KHARTOUM (Reuters) - Sudan has transferred the compensation it has agreed to pay U.S. victims of militant attacks and their families, paving the way for its reintegration into the global economy after nearly three decades of isolation, the central bank governor said on Tuesday.
The payment of $335 million is part of a deal with the United States to get Sudan removed from its list of state sponsors of terrorism, which has been a hurdle for Khartoum as it sought debt relief and external borrowing.
Sudan has transferred the required amount, bank governor Mohamed al-Fatih Zainelabidine told a news conference.
Thanks to U.S. sanctions dating back to the 1990s, Sudan has been largely cut off from international banking. But Zainelabidine said local banks could begin restoring correspondence relations next week following the U.S. move.
“The Sudanese economy will not feel a fundamental change tomorrow morning,” Acting Finance Minister Hiba Mohamed Ali warned at the conference. “But there will be some rapid improvements, including moral and psychological.”
These include eliminating Sudan’s debts and commitments to the World Bank and the International Monetary Fund (IMF).
“We have prepared and are passing through a very delicate phase, and you will hear good news about it soon,” Ali said.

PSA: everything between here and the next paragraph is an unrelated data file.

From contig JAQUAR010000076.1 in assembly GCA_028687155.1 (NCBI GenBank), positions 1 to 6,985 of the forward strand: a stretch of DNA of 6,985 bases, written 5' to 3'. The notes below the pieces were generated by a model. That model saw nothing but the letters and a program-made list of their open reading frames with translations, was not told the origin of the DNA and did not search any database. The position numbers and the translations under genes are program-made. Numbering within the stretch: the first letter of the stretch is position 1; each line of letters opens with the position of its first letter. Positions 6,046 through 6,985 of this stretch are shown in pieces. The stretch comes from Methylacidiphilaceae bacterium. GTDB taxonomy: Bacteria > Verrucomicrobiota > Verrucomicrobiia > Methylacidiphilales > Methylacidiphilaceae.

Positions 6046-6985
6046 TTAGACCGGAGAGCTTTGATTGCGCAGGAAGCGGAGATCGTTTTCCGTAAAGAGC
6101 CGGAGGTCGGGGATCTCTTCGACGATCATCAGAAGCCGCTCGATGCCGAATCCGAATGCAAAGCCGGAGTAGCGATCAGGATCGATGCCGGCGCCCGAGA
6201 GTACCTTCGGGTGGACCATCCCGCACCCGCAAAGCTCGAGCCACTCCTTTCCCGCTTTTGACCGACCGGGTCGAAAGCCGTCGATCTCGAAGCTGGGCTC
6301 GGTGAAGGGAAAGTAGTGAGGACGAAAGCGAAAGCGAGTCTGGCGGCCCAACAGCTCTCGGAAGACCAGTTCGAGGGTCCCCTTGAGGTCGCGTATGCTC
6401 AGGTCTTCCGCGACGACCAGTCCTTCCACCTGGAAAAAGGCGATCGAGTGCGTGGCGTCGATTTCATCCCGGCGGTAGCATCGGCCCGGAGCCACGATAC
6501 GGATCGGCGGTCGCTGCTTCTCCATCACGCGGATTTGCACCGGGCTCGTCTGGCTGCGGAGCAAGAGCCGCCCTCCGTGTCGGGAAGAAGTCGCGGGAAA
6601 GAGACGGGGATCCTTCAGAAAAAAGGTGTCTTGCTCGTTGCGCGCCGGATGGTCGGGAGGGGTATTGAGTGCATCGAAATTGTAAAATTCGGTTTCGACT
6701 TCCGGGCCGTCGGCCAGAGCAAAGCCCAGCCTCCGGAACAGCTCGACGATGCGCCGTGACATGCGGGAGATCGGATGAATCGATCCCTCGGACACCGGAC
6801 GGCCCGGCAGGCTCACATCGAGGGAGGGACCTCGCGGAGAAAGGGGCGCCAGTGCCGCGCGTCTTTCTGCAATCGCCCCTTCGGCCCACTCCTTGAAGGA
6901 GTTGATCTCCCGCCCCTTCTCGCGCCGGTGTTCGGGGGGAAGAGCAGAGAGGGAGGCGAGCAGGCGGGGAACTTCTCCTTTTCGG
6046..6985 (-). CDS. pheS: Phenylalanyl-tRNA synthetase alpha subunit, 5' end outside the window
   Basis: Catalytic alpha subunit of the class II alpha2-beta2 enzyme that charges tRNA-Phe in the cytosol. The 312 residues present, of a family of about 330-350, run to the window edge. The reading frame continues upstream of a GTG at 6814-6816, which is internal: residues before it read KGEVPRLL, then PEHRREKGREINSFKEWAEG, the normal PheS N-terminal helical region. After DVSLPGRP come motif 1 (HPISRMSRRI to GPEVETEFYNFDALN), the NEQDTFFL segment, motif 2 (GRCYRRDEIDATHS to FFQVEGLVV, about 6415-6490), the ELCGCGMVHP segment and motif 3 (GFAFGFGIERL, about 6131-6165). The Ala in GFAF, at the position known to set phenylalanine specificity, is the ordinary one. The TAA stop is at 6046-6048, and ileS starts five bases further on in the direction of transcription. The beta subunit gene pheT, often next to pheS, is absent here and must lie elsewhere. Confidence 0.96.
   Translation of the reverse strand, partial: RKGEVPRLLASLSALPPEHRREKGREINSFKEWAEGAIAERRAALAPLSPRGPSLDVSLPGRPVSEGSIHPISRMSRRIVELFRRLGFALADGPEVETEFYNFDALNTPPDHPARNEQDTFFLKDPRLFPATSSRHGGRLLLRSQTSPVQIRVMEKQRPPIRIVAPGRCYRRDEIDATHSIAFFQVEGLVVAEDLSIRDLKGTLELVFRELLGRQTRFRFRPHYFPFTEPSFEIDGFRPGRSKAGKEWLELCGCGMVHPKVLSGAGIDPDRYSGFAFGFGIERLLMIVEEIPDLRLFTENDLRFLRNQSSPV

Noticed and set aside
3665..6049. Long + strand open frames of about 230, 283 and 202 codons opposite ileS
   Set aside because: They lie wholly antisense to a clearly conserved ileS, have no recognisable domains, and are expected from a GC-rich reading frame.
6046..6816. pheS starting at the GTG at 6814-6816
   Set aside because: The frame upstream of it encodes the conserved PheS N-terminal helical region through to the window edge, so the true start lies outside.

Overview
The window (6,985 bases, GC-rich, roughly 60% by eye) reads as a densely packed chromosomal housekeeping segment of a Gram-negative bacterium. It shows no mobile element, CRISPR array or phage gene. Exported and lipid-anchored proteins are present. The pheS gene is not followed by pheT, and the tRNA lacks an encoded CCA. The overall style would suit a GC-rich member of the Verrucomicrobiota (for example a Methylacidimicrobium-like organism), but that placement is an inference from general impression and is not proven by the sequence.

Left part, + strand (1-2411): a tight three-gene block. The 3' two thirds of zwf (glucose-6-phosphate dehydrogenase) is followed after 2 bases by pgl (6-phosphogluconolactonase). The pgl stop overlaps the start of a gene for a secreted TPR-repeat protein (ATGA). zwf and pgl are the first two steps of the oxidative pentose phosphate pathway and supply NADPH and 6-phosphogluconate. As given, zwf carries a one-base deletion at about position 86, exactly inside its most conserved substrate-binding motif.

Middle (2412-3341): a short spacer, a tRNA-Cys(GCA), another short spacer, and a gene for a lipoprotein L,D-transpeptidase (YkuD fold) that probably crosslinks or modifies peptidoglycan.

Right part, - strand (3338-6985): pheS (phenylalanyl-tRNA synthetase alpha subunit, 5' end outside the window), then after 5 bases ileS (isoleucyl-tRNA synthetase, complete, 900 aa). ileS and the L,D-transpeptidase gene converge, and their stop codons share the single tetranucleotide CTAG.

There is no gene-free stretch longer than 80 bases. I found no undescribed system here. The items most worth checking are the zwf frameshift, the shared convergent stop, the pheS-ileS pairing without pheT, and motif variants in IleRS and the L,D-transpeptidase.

After that, Sudan would apply for debt relief under the IMF and World Bank programme for Heavily Indebted Poor Countries (HIPC), allowing it to combine its $60 billion in debts to various parties into one pool, Ali said.
Sudan has been in economic crisis for decades. The Sudanese pound has fallen to 220 to the dollar on the black market from 50 pounds two years ago, and the country has $60 billion in foreign debts. The crisis has accelerated since the overthrow of Islamist autocrat Omar al-Bashir last year.
Reporting by Aidan Lewis, Khalid Abdelaziz, Mahmoud Mourad, Ulf Laessing and Patrick Werr; Writing by Ulf Laessing and Patrick Werr; Editing by Jon Boyle and Angus MacSwan
Our Standards: The Thomson Reuters Trust Principles.